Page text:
Does Your Novel have Flavor?

Novel Ingredients: Plot, Characters
© Can Stock Photo Inc. / Paul_Cowan

If you start with substandard ingredients your broth will be clear and your soup unflavorful and disgusting. You wouldn’t serve cold french fries and stale bread to your in-laws would you? (OK, don’t answer that!)

Every stew begins with individual ingredients: stock, veggies, meat, herbs and seasonings, flour for thickening. These ingredients are similar to preparing your story: characters, location, conflict. It is the type of ingredients we choose and how they are combined that determines the quality of final product.

Unfortunately, I had to admit: I was a terrible cook.

Choosing the Right Menu

Is your meal for children or adults? This makes a big difference in the ingredients chosen and how it is prepared. Broccoli. Adults yes, Kids not so much. (I could have said Turnips, but then no one would eat.)

Evaluating my previous writing and interests I discovered I love stories where kids are the heroes. Of the three novels I am currently writing it was the Adult novel that had me stumped. Bully of Burke, stems from a dream I had over 14 years ago. Although I could vividly see the story in my head I struggled putting it down on paper.

I began to wonder if the problem was my choice of target audience? Switching “Bully” to a YA novel made perfect sense. It wasn’t working as an Adult book, so the problem must be the audience, right? I scrapped my writing and started again.

The story moved quickly, 1000, 2500, 7000 words! I was thrilled. I was on the right track, then…. I hit a wall again. What was going on? I had a good story, I knew it was good, so why was I having so much difficultly getting it down?

Starting from Scratch

Frustrated, I put all my work aside to clear my mind. I worked on my blog, posted on facebook and twitter – I did anything unrelated to fiction writing. Relaxing. Relaxing. While reading a book on photographer TN Banard, I noticed a photograph of an unknown prostitute (circa 1880). I looked at this not very attractive woman, smiling back at me — her hair, eyes, they held a story. A story that she wanted to tell me.

Though the photo listed the woman as “unknown”, I called her Nellie. She started revealing her life to me. It was so hauntingly sad yet inspiringly beautiful. A woman so shattered by life, yet still holding onto hope – knowing that someday, somehow, she’ll have the strength to rise above the ashes to victory and love. I needed to tell her story.

As I flipped through the book another photo caught my eye, and two more characters talked to me (in some instances at the same time). One on the side of the law, the other not so much. The conflicts and anger radiated from the image, and again I was entranced by their stories.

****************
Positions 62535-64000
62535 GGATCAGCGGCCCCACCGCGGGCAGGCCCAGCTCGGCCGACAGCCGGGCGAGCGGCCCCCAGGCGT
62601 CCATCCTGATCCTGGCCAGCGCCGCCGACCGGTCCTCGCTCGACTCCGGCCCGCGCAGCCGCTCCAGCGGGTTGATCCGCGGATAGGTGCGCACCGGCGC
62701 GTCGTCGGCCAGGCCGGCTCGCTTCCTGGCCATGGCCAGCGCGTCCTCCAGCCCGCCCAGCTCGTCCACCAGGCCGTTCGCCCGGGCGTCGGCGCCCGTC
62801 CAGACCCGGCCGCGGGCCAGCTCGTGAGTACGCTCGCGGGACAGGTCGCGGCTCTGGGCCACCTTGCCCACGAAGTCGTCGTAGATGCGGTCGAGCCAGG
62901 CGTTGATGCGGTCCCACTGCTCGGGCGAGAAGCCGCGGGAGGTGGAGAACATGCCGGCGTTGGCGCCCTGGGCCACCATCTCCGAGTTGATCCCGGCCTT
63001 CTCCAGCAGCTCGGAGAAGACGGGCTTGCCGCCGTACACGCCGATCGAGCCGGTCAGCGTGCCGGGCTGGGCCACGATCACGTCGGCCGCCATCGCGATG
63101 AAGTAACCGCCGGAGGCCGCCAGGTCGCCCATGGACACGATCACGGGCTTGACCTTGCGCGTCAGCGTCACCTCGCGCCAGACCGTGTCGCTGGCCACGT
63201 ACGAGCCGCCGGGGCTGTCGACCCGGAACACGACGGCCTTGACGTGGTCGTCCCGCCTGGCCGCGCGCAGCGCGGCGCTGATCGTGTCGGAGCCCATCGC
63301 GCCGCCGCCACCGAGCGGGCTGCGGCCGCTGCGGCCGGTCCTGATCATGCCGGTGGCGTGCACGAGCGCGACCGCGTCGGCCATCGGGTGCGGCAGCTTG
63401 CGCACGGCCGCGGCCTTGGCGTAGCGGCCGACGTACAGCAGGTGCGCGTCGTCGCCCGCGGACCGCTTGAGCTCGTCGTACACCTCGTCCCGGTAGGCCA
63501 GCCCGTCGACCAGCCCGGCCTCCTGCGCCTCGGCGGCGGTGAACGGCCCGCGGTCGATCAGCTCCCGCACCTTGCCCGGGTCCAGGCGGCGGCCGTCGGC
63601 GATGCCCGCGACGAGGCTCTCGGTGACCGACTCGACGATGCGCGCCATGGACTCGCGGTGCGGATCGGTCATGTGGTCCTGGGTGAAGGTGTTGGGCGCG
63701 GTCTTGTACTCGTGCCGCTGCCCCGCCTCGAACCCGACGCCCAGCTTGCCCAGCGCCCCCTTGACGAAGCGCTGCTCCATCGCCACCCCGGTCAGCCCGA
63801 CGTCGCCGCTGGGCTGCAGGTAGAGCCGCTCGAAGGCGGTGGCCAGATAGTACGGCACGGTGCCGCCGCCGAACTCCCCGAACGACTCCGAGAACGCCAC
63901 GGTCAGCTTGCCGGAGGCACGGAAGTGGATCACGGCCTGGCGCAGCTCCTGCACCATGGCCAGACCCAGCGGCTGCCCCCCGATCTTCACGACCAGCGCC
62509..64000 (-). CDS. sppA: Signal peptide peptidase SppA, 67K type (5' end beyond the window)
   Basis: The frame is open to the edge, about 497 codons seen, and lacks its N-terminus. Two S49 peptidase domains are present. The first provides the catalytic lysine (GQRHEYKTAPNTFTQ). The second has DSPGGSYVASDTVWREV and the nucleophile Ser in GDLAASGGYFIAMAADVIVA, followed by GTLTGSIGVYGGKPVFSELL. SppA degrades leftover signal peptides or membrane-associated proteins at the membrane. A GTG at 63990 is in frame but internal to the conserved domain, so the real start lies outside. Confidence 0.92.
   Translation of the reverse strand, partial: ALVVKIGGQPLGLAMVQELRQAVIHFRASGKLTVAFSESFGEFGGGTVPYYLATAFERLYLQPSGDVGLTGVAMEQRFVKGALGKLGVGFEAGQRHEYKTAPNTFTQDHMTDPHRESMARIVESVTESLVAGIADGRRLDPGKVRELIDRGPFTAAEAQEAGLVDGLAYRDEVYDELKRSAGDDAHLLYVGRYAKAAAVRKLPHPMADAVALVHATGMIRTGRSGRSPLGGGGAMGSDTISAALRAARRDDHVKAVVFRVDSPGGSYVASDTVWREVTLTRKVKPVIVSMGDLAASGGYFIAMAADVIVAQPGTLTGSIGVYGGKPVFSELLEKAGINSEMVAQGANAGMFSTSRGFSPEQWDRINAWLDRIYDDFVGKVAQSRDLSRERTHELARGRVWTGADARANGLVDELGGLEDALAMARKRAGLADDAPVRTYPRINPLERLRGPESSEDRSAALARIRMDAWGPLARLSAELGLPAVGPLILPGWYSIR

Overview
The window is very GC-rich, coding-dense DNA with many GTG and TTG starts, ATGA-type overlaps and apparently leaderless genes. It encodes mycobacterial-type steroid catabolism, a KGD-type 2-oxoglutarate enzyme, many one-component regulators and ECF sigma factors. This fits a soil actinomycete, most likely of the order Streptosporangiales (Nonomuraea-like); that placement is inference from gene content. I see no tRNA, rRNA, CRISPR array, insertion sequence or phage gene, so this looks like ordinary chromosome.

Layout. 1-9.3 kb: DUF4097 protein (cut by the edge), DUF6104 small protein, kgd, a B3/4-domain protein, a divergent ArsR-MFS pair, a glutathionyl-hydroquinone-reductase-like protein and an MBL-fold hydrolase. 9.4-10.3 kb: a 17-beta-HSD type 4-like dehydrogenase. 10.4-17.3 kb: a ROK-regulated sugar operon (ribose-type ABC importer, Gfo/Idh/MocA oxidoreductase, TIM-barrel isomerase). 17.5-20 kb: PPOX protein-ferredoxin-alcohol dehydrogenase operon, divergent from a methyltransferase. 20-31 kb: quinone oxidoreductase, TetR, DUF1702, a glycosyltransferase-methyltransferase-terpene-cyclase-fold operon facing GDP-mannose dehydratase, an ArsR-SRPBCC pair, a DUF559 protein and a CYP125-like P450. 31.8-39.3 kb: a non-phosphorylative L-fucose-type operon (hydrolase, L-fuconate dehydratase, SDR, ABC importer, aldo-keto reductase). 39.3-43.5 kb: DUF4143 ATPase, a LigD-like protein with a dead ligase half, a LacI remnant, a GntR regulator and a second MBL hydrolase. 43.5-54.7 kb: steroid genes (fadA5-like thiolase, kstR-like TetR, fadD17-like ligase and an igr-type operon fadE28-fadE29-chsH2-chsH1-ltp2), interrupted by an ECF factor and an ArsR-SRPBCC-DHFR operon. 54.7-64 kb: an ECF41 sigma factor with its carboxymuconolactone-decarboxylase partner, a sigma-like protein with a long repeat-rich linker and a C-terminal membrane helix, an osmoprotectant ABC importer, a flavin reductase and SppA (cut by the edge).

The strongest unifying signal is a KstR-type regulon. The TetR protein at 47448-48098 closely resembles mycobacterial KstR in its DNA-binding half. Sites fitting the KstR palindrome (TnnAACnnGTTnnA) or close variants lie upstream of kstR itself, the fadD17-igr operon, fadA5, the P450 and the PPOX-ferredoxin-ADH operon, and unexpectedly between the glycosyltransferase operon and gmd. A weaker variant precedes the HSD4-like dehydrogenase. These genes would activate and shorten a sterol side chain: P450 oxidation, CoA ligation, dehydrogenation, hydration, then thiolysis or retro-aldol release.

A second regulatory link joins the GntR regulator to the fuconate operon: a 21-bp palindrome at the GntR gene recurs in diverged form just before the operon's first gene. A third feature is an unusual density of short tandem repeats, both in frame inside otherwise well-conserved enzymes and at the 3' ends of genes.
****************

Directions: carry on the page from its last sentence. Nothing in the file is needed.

Prime Rib and Cold French Fries

I took my new “meaty” characters and added them to my original Bully of Burke stock. I read through the entire manuscript and found myself hating everything until the new characters. The original story was weak, and lifeless compared to Nellie. They just didn’t go together.

Crap!

I even hated my protagonist. He was watery, mushy and with no flavor. A cold, limp french fry. So I extracted the little bugger before he could spoil my stew. Turning my focus on the antagonist I wondered if he, too, would meet the same fate?

I envisioned his scarred face, miss-shaped nose, deep-set eyes under a heavy brow. The eyes held pain and hurt, but something more. He was a quality ingredient — a prime rib marbled with complexities and flavor.

This was exciting. My antagonist had potential – a quality ingredient in a plot that would allow him to improve the stock. So far so good. I pulled another character from the pages and ran him thorough the same, forensic analysis.

Anything that was sub-standard was tossed into the recycle bin. Friend or foe, all went under the scrutiny of the master chef. No low-quality veggies for my stew.

The Plot Thickens

My first draft was weak, with watery stock and low-quality characters. By starting over, I used only the best — stirring, adding spices and new ingredients when needed.

Then I turned up the heat. Would my choices stand the test? So far, the ingredients are reacting perfectly filling the air with an intoxicating and enticing aroma. As the stock beg1ns to boil and thicken, I remove any ingredient that doesn’t improve the flavor. My story is becoming a flavorful and enticing bowl of home-made stew.

It’s Dinnertime

At some time in our lives we have all eaten a “meal to die for” — the one that melts on your tongue, explodes flavor and delight in your mouth — the one that you audibly state “YUM!”

I want that kind of story. I took a hard look at the quality of my ingredients and made choices. It is difficult to cut out characters before they evolve, but if they aren’t right for they story, they need to be reshelved. Now, I have a strong plot held together with strong characters.

I can’t wait to eat!

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